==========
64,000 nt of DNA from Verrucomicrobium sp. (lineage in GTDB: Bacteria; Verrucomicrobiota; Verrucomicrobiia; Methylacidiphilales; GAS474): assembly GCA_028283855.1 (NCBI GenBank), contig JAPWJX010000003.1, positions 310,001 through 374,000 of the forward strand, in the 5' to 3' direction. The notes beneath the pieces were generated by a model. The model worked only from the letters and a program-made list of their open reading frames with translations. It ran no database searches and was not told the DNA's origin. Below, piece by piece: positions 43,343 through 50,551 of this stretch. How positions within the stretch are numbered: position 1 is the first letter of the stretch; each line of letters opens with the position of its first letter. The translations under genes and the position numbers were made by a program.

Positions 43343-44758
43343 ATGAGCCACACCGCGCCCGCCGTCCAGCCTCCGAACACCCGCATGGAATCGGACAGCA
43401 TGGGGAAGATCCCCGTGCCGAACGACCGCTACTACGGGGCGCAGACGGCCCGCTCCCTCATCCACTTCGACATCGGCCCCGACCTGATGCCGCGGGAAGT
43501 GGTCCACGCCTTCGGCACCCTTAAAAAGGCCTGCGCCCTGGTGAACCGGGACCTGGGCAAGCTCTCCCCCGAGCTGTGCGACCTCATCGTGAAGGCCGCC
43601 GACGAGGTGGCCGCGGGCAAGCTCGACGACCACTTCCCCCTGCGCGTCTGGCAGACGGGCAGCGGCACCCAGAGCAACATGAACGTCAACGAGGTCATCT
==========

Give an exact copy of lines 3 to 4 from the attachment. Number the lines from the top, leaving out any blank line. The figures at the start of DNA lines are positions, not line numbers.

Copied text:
43343 ATGAGCCACACCGCGCCCGCCGTCCAGCCTCCGAACACCCGCATGGAATCGGACAGCA
43401 TGGGGAAGATCCCCGTGCCGAACGACCGCTACTACGGGGCGCAGACGGCCCGCTCCCTCATCCACTTCGACATCGGCCCCGACCTGATGCCGCGGGAAGT